Corn Bisque With Sautéed Crab and Shiitake Bacon
Jessica came up with this irresistible dish while still in culinary school, as her contribution to a Thanksgiving potluck with her classmates. It’s festive, luxurious and very, very good. It is also surprisingly easy and fast to prepare.
Fresh sweet corn is cooked in a chicken broth, seasoned with a kicky mix of Old Bay and cayenne pepper, and then blended to a silky creaminess. If you stopped right there, you would end up with an excellent and eminently satisfying soup (vegetarian, too, if you use vegetable broth).
You don’t really need to do much with the crab—just quickly sauté and coat with butter—because it will stand out on its own: subtly sweet, feathery and succulent. But try to get the freshest and highest quality possible.
The shiitake bacon is cool—such a simple, no-brainer idea. Make extra and use it to sprinkle over salads or scrambled eggs, or just to munch on.
- Serves 4
- Corn Bisque
- 6 ears fresh corn
- 4 tablespoons unsalted butter
- 2 cups yellow onion, peeled, small dice (about 2 medium onions)
- 3 cloves garlic, peeled, minced
- ½ teaspoon Old Bay seasoning
- ½ teaspoon cayenne pepper
- 1½ teaspoons salt
- ¼ teaspoon black pepper, freshly ground
- 7 cups chicken or vegetable stock, plus 1 extra cup
- ½ cup heavy cream
- Sautéed Crab
- 1 tablespoon unsalted butter
- 6 ounces lump crab meat
- Shiitake Bacon
- 2 tablespoons olive oil
- 1/3 cup shiitake mushrooms, caps only, thinly sliced
- 2 tablespoons chives, minced
- Using a sharp knife, remove the corn kernels from the cob. Reserve the stalks.
- In a large stock pot, melt the butter on medium-high heat. Add the onions and sauté, stirring frequently, until soft and translucent, about 2 minutes. Add the garlic, corn, Old Bay seasoning, cayenne pepper, salt and black pepper, and cook, stirring frequently, for 5 minutes.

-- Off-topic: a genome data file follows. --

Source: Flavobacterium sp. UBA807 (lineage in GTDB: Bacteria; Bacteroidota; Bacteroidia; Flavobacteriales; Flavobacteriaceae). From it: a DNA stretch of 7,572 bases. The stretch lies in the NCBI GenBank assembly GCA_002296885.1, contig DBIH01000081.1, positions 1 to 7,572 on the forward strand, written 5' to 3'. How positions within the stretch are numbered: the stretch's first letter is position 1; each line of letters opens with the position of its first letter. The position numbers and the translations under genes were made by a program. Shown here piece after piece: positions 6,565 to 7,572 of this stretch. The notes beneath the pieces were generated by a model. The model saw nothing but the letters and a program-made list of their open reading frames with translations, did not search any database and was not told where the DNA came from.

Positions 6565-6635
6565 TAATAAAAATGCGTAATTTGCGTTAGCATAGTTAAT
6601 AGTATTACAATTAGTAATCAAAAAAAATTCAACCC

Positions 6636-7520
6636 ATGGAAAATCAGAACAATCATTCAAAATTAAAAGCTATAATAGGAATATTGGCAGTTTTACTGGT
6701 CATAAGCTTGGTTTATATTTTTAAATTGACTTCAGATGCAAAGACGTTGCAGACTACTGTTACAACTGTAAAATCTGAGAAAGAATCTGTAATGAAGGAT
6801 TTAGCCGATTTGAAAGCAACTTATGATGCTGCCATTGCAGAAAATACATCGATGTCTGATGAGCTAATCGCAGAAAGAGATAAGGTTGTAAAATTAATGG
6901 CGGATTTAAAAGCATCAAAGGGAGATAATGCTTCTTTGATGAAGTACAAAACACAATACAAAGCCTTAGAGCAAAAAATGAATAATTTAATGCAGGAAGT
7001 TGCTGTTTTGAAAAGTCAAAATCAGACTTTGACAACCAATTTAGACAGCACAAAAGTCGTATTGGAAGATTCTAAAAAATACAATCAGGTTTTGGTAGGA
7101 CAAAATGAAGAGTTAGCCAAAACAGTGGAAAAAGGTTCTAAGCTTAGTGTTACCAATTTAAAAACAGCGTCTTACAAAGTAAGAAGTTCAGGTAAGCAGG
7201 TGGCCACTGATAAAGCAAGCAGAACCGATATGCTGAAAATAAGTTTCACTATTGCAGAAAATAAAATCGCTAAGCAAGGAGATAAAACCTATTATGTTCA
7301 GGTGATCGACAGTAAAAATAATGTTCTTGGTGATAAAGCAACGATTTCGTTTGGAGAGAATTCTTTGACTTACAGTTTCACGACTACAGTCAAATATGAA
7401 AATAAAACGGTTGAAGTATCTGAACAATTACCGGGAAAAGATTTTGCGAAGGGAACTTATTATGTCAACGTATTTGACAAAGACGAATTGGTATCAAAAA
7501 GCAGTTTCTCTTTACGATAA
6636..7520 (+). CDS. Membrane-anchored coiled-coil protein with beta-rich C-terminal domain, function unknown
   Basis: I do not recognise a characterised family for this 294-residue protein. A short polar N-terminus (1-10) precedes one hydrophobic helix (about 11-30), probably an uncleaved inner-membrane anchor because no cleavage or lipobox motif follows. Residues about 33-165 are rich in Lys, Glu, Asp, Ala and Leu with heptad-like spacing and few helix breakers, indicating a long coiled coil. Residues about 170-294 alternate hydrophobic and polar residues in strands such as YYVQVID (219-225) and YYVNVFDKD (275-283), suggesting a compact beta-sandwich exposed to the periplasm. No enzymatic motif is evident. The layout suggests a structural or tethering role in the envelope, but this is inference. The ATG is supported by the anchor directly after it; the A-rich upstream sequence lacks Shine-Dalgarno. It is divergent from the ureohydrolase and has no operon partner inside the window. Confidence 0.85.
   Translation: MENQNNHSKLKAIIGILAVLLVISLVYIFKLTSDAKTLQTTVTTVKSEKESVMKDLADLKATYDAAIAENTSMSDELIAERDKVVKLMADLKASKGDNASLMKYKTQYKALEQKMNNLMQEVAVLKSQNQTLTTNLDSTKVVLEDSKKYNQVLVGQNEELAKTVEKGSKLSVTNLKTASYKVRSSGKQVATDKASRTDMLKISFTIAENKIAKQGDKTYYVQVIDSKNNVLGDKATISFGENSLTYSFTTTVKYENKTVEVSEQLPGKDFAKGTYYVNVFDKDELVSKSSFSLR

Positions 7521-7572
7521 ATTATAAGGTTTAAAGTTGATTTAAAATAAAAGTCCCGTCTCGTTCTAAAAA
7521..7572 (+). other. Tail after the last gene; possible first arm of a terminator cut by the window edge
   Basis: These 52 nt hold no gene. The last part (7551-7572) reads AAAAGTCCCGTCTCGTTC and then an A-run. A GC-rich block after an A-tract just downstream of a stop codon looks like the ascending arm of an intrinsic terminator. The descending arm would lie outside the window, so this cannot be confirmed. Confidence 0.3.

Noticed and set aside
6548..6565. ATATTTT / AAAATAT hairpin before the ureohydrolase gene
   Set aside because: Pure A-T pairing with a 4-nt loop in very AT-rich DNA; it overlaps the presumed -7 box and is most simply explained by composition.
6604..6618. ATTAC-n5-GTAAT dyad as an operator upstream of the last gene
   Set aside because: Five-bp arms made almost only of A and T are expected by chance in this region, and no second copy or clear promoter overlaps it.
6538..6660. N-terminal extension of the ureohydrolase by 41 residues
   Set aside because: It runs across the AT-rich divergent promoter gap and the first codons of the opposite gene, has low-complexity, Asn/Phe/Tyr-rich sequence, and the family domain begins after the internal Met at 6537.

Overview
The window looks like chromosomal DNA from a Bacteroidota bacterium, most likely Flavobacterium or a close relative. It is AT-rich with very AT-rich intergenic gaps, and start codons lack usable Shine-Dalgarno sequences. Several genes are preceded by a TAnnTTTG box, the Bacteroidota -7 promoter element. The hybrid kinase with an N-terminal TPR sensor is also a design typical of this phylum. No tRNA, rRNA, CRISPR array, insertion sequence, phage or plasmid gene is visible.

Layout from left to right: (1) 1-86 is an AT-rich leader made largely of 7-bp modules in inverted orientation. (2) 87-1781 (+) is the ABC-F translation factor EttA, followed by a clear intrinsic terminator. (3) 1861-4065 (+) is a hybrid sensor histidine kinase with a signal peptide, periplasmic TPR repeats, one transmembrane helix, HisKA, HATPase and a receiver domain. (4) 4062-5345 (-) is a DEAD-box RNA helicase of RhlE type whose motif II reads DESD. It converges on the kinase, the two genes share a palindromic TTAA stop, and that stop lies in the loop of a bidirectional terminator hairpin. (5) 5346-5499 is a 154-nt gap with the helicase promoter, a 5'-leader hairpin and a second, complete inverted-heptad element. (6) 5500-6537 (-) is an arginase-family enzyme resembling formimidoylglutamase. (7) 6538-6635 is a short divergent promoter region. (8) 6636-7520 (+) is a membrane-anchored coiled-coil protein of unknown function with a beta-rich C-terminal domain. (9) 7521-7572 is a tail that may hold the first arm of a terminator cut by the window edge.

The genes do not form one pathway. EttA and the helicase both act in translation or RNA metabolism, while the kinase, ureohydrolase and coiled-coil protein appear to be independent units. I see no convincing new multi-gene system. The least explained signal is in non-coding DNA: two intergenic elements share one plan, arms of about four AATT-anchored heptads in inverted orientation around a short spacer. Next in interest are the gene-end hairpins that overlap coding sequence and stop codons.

- Pour the chicken stock into the pot, add the corn stalks, cover with a lid, and bring to a boil over high heat. Lower the heat to medium-low, and simmer for 20 minutes.
- Remove the stalks from the pot and discard. Using a hand-held immersion blender or a high-powered stand blender, purée the mixture until very smooth. (Add an additional cup of chicken stock if the consistency seems too thick.)
- Strain the liquid through a fine mesh strainer into a medium-size soup pot, pushing the liquid through with a spatula. Stir in the heavy cream and season with salt and pepper, if needed. Keep warm over very low heat.
- Prepare the crab. Heat the butter in a medium skillet over medium-high heat. Add the crab and sauté, stirring frequently, for 2–3 minutes. Set aside.
- Prepare the shiitake bacon. Wipe the skillet with a paper towel, and heat the olive oil on medium-high heat. Fry the mushrooms until crisp and golden brown, about 3 minutes per side. Drain on a plate lined with a paper towel. Season with a pinch of salt.
- Ladle the soup into bowls, place the crab in the middle, top with shiitake bacon, and sprinkle with the chives.